"My divorce came quick," he says. "I started playing music and getting into the music scene out here, having beers and staying out late once in a while. Not really behavior she was used to, but it was new and fun for me. It was pretty clear she didn't want to be part of it. But I think some marriages end up that way, whether religion plays a part in it or not."

After splitting with his wife, and formally distancing himself from the church, he recruited a friend to play drums and found a bass player. The three formed Kingsbery's first band, Hart and The Hurricane, and soon added piano player Ben Strehle. The group was together for about four years until it faded away. "But we played a lot of shows and got to know a lot of bands."

One of those bands was Brent Amaker and the Rodeo, the "new wave country" outfit that shares with Kingsbery's group keyboardist Strehle and drummer Bryan Crawford. With his renewed perspective on life and music—music he claims he'll be writing "til I die"—Kingsbery keeps a bit of wisdom the bandleader shared with him in his pocket. "He once told me you can always play country music no matter how old you are."

Kingsbery soon found a regular gig at Hattie's—as the house band for the venue's "honky tonk" Thursdays, a role he'll reprise on Aug. 23—and discovered a tight-knit music community he had never known before. "That was a really great gig for us because it was a residency, and everyone knew we were going to be here."

With dancers attending—and drinking—reliably each month, Hattie's owner, Max Genereaux, gave Hart a thank-you gift. "We like him so much here we gave him his own hook for his hat," Genereaux said. Indeed, a gold-plated plaque inscribed with the words, "Reserved for the hat of Davidson Hart Kingsbery," sits just below a hook reserved for Kingsbery's trademark accessory, a Stetson Silverbelly, a gift from his dad. Kingsbery is the only person to receive such an honor at Hattie's.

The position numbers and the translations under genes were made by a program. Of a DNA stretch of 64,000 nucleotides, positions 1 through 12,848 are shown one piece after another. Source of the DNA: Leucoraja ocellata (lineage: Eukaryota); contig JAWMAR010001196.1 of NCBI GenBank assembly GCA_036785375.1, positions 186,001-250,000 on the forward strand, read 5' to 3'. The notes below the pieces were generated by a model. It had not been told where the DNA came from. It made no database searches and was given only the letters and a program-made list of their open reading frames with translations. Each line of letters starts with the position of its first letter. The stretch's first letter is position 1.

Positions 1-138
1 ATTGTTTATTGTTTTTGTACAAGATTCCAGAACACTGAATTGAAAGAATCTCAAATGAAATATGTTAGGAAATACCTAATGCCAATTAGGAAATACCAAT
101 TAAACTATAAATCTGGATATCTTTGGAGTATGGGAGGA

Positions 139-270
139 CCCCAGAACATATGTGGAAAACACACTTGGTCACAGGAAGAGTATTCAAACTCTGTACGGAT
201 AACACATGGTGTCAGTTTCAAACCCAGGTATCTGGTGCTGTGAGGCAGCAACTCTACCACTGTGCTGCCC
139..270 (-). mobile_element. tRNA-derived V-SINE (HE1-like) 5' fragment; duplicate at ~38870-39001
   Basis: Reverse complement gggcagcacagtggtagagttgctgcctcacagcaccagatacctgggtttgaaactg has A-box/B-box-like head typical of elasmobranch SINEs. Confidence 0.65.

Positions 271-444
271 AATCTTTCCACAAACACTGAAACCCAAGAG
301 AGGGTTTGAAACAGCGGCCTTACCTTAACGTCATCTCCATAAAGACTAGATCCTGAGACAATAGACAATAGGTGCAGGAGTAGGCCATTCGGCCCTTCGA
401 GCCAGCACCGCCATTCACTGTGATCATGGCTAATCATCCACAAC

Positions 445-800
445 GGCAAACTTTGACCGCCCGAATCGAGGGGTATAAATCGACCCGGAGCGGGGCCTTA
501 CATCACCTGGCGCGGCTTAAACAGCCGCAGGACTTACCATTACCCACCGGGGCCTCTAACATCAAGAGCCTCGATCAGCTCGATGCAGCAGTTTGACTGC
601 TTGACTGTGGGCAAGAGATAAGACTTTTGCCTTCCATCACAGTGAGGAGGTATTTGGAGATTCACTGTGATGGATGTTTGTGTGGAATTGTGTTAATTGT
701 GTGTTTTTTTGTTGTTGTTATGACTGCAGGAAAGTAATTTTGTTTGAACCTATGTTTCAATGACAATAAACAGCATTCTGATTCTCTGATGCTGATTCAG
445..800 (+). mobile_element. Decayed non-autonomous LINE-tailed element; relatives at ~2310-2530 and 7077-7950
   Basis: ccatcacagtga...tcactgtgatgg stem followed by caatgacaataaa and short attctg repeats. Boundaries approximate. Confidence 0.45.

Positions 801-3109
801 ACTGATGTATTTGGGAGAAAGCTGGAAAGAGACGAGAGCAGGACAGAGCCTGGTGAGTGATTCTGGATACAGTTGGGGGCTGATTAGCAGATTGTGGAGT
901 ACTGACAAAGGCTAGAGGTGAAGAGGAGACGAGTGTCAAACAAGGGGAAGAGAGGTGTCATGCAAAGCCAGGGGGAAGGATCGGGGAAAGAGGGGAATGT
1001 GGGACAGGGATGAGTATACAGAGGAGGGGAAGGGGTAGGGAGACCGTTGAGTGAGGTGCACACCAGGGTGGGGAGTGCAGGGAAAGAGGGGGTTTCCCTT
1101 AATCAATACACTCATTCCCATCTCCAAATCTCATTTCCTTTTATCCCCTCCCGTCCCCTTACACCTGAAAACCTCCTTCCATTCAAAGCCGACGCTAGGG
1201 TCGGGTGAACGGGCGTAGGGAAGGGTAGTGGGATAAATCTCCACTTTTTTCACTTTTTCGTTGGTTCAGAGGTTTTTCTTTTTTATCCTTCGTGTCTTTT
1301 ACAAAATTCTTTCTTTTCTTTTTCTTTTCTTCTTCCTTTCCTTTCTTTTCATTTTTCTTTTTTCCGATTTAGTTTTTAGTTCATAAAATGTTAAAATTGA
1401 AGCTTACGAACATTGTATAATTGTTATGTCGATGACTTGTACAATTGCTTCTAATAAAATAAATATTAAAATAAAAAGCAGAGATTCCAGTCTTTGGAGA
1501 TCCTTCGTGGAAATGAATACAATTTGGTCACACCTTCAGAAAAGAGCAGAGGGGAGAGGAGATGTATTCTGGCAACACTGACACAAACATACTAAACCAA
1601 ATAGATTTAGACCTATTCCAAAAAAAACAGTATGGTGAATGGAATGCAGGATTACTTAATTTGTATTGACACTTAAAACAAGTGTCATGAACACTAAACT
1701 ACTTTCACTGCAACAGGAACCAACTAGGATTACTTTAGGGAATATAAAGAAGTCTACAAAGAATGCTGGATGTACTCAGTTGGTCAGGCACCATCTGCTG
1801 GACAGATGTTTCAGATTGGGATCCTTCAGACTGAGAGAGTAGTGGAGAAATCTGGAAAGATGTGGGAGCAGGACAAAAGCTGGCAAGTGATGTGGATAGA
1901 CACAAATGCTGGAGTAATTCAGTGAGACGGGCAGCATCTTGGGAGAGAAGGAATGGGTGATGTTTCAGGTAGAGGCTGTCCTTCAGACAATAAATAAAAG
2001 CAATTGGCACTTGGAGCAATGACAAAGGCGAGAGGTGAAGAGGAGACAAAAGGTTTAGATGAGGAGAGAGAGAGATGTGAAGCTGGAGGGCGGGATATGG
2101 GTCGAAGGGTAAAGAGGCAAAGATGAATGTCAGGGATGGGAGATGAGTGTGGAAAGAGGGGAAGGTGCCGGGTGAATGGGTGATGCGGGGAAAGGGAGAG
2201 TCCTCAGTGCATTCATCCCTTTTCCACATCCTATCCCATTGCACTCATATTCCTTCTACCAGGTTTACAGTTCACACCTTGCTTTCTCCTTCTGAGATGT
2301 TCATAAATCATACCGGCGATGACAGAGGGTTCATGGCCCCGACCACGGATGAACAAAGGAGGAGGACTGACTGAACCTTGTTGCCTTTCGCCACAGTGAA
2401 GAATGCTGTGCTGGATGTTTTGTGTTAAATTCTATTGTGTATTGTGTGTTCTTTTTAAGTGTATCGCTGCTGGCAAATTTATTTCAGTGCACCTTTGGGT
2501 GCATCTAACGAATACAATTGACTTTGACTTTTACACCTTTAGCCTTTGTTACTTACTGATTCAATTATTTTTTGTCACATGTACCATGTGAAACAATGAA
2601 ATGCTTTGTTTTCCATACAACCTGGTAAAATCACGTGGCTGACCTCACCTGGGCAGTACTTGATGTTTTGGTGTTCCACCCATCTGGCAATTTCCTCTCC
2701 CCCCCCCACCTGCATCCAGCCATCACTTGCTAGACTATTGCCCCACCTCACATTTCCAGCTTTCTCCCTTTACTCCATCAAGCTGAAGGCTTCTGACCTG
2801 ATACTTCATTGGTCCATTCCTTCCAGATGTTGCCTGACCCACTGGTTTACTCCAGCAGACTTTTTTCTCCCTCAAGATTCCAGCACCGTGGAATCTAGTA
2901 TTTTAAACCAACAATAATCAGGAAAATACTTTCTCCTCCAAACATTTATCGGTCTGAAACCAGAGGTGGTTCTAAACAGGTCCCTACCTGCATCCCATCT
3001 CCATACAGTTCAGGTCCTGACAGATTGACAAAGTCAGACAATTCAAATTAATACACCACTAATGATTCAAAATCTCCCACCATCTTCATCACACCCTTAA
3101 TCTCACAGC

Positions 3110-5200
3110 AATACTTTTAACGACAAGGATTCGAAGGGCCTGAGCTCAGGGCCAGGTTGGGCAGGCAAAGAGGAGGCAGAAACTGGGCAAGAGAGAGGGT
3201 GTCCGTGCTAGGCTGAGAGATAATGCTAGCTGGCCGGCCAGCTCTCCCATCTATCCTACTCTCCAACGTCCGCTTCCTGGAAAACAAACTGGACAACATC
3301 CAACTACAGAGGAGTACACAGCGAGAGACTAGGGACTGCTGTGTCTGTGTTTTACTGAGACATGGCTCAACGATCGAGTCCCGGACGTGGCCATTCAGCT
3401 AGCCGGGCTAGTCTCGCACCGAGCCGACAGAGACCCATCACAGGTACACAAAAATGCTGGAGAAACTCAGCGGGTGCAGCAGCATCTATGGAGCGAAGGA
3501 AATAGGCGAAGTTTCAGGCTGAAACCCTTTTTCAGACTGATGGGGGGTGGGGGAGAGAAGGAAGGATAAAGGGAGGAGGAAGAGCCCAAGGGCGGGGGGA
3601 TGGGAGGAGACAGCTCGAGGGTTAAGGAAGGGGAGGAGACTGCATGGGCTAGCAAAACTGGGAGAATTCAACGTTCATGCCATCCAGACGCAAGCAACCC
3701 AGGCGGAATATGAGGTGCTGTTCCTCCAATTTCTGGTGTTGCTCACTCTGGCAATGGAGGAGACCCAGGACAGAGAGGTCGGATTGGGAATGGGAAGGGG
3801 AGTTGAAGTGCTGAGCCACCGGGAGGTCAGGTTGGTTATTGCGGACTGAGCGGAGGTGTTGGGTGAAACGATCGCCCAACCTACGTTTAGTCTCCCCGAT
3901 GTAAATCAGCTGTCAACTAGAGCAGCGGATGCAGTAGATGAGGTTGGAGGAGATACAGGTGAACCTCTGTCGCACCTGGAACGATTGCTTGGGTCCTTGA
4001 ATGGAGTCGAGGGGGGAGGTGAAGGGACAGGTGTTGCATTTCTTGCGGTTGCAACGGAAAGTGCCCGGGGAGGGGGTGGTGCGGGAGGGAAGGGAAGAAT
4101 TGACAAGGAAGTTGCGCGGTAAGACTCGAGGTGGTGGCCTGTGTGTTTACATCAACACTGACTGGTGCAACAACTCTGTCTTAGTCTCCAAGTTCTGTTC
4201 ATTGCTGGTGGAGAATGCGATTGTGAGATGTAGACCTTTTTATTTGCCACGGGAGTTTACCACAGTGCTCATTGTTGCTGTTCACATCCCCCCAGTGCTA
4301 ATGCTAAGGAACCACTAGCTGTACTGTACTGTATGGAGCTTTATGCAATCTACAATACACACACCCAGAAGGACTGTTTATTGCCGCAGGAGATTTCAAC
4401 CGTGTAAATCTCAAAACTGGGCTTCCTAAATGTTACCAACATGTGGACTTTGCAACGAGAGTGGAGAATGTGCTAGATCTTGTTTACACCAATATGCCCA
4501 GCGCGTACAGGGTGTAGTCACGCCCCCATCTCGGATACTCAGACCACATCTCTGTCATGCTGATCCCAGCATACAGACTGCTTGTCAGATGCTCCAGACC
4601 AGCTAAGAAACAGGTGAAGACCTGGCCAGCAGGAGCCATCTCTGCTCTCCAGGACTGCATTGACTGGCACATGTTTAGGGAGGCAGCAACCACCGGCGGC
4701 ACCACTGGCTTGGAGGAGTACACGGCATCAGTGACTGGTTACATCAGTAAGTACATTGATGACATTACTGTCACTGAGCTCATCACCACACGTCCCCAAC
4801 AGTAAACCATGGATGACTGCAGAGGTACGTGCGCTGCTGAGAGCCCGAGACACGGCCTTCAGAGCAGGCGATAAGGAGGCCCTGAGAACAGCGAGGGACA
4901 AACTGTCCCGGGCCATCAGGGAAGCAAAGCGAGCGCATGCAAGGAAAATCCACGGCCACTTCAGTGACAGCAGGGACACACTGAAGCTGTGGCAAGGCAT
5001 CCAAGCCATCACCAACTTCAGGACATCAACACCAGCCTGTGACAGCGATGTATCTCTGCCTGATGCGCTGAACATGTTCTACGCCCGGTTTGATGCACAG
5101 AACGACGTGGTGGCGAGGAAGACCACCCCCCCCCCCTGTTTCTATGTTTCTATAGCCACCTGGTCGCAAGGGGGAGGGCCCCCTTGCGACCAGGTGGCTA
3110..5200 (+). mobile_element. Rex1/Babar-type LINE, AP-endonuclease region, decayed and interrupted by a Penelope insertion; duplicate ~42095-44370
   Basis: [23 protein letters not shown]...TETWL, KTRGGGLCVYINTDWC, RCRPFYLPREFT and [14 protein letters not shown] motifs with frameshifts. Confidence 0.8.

Even after leaving religion, Kingsbery maintains a loving relationship with his family. "They've always encouraged me to be myself. When I was into Kurt Cobain and grew long hair and wore cardigans with weird T-shirts and looked like an idiot, they let me play my drums in the living room and let me record my music there. They've always been really good about supporting me as an a musician."

It's an unconventional upbringing that's worked in his favor; Kingsbery and his band have a deal to record another LP with Fin Records (just a few doors up from Hattie's) at Wallingford's Jupiter Studios in September. Both of his parents have come out to see him play. "My mom came to one of the shows and got hit on by a couple of older guys who offered her a drink. I think - The Seattle Weekly


Discography

Still working on that hot first release.

Photos

Bio

Davidson Hart Kingsbery's music covers a lot of territory - from hell raising to heartbreaking. DHK are a rootsy band who have no problem chucking tradition and trying out a few new sounds.

DHK dialed in their sound during marathon sets at underground parties, supplying the music for crowds of unruly two-steppers. These experiences inspired a deep set list of original songs and a band that has the whole musical teamwork thing down cold. The tasteful lead guitar and tough rhythms leave plenty of room for the showstopping voice of frontman Hart Kingsbery.